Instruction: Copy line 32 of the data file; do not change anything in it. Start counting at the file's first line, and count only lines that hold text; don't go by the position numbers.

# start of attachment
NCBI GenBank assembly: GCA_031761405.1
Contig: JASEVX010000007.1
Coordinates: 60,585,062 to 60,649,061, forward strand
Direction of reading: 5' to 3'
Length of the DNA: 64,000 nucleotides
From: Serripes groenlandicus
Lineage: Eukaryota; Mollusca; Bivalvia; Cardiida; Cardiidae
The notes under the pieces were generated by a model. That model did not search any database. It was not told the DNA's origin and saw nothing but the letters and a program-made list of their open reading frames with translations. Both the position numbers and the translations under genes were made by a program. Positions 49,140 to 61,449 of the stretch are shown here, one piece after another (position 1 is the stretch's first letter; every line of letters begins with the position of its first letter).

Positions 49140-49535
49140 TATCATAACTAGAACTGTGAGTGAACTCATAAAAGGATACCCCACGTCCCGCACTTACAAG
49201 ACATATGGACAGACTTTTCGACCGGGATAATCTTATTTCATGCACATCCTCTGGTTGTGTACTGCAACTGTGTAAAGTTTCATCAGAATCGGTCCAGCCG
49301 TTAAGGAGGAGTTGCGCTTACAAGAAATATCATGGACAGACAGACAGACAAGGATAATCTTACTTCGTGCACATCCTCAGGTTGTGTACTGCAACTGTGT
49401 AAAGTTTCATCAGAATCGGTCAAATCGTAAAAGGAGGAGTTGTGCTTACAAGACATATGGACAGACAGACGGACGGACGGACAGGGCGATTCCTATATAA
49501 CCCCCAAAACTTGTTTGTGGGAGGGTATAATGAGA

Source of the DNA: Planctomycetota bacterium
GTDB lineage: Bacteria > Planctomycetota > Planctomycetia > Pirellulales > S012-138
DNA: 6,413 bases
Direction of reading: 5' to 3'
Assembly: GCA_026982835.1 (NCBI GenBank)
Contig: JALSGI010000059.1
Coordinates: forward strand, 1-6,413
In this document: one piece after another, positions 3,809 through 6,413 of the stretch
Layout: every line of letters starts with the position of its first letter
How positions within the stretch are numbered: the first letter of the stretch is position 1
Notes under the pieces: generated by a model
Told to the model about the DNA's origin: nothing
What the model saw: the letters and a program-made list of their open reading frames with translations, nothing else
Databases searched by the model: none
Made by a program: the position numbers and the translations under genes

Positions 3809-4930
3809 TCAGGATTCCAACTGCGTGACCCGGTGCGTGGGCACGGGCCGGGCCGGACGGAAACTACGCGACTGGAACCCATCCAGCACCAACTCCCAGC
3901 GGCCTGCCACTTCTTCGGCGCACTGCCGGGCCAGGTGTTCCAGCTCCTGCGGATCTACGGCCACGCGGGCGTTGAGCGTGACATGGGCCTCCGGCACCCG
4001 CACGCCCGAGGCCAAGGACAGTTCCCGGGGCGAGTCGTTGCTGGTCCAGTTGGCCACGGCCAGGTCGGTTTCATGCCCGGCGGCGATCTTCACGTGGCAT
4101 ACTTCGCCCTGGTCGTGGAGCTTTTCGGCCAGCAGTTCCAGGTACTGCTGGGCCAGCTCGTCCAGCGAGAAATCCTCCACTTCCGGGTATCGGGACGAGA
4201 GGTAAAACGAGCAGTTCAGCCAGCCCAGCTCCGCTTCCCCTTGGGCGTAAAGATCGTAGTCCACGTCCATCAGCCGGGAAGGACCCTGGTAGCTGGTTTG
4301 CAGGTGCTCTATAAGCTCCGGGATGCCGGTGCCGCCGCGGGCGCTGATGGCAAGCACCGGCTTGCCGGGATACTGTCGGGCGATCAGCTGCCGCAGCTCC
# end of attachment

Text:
3901 GGCCTGCCACTTCTTCGGCGCACTGCCGGGCCAGGTGTTCCAGCTCCTGCGGATCTACGGCCACGCGGGCGTTGAGCGTGACATGGGCCTCCGGCACCCG